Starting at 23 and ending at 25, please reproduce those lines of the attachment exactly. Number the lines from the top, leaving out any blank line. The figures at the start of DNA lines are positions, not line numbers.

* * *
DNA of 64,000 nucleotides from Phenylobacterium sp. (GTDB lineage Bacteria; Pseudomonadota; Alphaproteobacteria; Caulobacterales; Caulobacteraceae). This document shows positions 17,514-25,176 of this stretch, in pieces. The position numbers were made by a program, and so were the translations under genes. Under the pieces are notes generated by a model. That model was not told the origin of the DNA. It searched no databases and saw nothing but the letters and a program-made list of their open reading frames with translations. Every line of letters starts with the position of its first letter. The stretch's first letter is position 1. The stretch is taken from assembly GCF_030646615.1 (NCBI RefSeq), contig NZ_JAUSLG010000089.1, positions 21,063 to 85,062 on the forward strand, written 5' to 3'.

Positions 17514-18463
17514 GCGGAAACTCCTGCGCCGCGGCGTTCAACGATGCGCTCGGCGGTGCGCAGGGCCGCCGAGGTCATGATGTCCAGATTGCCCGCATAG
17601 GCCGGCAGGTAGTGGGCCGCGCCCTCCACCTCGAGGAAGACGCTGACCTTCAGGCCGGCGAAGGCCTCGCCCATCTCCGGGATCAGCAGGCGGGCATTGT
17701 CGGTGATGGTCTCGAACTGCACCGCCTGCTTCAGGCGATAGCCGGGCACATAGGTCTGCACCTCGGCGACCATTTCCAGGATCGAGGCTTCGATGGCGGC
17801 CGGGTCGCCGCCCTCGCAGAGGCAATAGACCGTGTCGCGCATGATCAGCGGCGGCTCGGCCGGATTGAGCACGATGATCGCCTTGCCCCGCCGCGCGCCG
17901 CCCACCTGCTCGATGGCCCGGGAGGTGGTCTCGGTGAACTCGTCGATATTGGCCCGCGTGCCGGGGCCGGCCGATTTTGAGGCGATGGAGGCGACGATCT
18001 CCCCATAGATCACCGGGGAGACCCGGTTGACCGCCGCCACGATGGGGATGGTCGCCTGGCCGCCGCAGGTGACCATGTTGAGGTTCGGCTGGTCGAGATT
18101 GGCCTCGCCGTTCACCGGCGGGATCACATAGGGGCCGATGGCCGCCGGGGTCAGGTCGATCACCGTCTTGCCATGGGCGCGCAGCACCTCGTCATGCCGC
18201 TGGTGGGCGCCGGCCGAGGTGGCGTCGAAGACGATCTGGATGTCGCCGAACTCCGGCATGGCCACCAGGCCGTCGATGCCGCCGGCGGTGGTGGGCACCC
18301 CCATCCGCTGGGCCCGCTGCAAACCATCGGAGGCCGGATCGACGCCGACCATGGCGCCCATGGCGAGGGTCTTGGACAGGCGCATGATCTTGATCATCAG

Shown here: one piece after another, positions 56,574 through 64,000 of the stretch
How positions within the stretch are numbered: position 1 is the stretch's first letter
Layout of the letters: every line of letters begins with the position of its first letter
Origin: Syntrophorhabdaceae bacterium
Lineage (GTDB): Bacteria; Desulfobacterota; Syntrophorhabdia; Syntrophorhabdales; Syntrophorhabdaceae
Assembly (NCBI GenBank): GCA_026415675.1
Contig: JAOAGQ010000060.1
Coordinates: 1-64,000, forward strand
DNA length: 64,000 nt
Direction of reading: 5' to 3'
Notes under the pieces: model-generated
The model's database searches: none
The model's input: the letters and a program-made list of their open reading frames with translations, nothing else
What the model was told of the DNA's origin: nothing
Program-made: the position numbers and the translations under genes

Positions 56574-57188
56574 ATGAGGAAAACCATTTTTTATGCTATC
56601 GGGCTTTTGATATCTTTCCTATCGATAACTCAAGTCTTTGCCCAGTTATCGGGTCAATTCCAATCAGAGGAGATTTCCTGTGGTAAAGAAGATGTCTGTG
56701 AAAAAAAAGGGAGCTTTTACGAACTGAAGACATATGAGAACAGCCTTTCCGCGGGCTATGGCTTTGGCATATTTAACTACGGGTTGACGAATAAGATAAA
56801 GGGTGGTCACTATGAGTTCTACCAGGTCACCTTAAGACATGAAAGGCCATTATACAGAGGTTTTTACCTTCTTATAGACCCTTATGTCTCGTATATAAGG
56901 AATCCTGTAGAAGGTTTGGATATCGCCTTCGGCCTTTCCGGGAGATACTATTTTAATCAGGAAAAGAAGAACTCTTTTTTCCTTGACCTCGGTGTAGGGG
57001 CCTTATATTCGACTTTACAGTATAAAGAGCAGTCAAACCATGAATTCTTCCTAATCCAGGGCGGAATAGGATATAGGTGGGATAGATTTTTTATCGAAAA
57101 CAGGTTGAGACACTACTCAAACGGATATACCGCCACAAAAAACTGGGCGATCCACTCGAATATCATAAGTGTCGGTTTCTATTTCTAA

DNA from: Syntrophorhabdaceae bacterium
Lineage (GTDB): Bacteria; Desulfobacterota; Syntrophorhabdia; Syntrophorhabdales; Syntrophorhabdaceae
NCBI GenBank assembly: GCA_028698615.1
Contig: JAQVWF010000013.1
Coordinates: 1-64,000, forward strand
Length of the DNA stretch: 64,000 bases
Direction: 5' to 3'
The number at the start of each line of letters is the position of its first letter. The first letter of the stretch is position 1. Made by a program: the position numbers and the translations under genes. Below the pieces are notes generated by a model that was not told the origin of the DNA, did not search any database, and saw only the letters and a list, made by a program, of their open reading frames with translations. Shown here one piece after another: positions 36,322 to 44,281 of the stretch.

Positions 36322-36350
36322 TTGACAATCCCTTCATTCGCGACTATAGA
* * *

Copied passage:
The model's database searches: none
The model's input: the letters and a program-made list of their open reading frames with translations, nothing else
What the model was told of the DNA's origin: nothing